Version: 1.5 | Ziconic
Hands and feet inside the car at all times. And, for your stomach’s sake, don’t launch AirCoaster after a full meal. This roller coaster design-and-ride game is true enough to life to send any recently digested food in the wrong direction. Call it Reality Gaming. Most folks will opt to start by riding the app’s demo track or sampling the sometimes rickety, occasionally insane creations of your fellow app owners. (Mr. AC Titan’s “Death Trap” looks more like a nail bed on wheels than an amusement ride.) But once you tap around a bit, you might find the craft of track building its own draw. There’s an odd charm in being able to build big things from what is, after all, still a pretty small device.
TICKET, PLEASE: To sample the fun that awaits, start by taking a spin on the demo track (Tracks→Demo Track). For maximum real-life effect, pick in-the-car view; the icon on the bottom of the screen should show a track icon rather than the bird’s-eye view’s globe—that’s what you see when you want to watch the ride from a distance.
HOP IN: The app also includes a full complement of share-what-you’ve-built and sample-others’-stuff tools: check out the Community button to get started and download some seriously stomach-churning and visually astonishing creations by your fellow ’Coasters.
DESIGN TIME: When ready, try your hand at track design: tapping the Editor button presents you with a box of controls only an engineer could love. Fear not. The basic idea: tap the track segment you want to edit, and then pick the control whose shape-shifting power you want to apply. Start, for example, with the spiral button which, yep, twists the track through as many loop-to-loops as you specify by using the slider.
ZOOMED IN: In general, it helps to zoom in (spread your fingers) and then tap and hold any of the big, blocky red, blue, or green arrows. Each darkens as it becomes movable. Once you’ve nudged any of the arrows, give the app a second to redraw the track. Move the control box out of the way by tap-and-holding the vertical lines atop the box; then move the whole shebang.
Free lite version | $2.99
Version: 1.0 | Branium Studios
You gotta give these guys credit for turning the Dungeon Dial up to 11 on this baby, a leader in the still uncrowded category of “tap the jewels before the swinging blades slice yer fingers” games. Consider what makes this Grade A Gothic: a Monks Gone Bad soundtrack featuring an apocalyptic choir chanting some kind of ode to darkness and misery; spurts of blood on your screen authentic looking enough that you might find yourself reaching for screen cleaner—if not a box of band-aids; and vaguely taunting, entirely cryptic slogans goading you into battle before each round: “As your life whithers/The crimson jewel heals.” Shoot, even the typeface in this app looks medieval.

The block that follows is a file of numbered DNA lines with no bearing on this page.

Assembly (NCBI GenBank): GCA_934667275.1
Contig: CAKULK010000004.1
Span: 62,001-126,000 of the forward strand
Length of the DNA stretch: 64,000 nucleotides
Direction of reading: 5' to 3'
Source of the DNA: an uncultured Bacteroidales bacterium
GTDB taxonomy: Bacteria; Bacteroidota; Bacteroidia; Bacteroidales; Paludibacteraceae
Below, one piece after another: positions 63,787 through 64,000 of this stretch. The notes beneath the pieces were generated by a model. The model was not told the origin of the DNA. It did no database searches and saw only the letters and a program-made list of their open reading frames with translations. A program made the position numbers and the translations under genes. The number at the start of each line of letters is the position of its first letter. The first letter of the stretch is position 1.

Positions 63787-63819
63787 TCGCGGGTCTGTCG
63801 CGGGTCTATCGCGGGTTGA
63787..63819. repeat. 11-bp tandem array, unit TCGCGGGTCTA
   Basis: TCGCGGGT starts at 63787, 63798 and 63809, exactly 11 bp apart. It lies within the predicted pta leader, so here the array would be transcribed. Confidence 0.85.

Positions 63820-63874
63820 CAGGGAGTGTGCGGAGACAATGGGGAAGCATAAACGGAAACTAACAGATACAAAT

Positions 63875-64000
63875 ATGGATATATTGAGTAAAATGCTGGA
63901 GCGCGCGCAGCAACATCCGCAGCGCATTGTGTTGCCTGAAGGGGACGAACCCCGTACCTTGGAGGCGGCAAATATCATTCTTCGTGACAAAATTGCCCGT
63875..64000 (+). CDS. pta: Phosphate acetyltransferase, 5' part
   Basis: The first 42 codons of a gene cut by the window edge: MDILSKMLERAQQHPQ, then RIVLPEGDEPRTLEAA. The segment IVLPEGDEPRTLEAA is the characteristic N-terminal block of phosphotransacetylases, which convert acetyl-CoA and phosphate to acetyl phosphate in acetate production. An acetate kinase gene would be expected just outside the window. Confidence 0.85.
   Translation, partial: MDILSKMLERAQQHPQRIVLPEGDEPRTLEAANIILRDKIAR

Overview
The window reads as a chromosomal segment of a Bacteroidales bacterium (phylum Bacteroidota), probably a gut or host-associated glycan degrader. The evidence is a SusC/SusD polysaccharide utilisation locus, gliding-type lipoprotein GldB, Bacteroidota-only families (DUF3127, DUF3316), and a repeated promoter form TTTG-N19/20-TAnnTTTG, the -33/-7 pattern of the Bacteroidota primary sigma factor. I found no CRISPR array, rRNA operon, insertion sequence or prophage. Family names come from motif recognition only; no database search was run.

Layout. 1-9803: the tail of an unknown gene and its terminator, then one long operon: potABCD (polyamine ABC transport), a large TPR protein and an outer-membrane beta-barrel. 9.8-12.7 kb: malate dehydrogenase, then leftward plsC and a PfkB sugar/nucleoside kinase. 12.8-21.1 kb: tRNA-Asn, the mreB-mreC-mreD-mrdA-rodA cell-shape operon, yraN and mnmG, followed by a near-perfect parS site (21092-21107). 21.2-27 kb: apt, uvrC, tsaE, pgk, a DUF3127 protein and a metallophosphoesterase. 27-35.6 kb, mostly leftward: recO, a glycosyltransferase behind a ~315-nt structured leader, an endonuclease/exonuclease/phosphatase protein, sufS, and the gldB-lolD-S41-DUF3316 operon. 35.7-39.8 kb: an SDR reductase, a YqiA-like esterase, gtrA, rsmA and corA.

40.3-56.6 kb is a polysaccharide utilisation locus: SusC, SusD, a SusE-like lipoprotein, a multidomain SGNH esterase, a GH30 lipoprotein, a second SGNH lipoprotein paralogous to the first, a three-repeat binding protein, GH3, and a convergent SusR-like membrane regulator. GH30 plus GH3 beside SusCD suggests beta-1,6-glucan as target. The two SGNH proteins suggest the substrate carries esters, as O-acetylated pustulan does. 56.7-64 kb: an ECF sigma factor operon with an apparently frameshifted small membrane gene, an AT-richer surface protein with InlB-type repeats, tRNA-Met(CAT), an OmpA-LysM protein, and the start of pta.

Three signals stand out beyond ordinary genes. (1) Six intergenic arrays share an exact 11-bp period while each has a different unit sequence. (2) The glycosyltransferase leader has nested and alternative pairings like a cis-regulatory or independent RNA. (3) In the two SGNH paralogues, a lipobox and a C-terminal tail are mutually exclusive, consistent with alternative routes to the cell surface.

DOUBLE TAP: It’s called multi-touch because you can jab the screen with more than one finger at a time. So peck those jewels with multiple digits. There’s a miniature golf quality to the gameplay. Wait a beat to figure out the pulse of the swinging knives…but not too long. You have to complete each level before the fuse at the bottom burns out.
VILE VIAL: Keep an eye on the game’s top-of-screen nick-meter: a gold-encrusted blood chamber whose contents represent, basically, the distance between you and death. Each time a blade slices your finger this receptacle empties a bit more, signaling your nearing exit to that great guillotine in the sky.
Version: 2.4 | Jordan Schidlowsky
That golf is a game of reckoning trajectories and summoning your best inner geometer is nowhere more true than in this addictive, persistently ridiculous collection of golf courses. Want to test your ability to drive, say, upwards at an 85 degree angle so your ball careens off a cliff—magically hanging in the sky—and ricochets from there onto an adjacent, suspended-in-midair island, past the cactus tree and down the impossible-to-find-in-nature slope into the hole? Why not? Just remember not to toss your club in frustration—the iPad doesn’t like hard landings.
RULES OF THE RANGE: Use the left and right arrows to control your shot’s upward angle; then tap Go! twice: once to trigger the backswing, and again when you’re ready to connect. Between theory and practice, however, sits more than a few traps. Most significant are the diabolical architectures practiced by this game’s virtual course designers.
TRAPS AND HAZARDS: Perhaps trickiest of all is gauging the point at which to trigger the shot. Too soon and you’ll dribble forward a weak mulligan; a Tiger slam, on the other hand, as often as not overshoots your target. As you work to calibrate the correct pressure, you’ll no doubt rack up more than a few high-multiple bogies.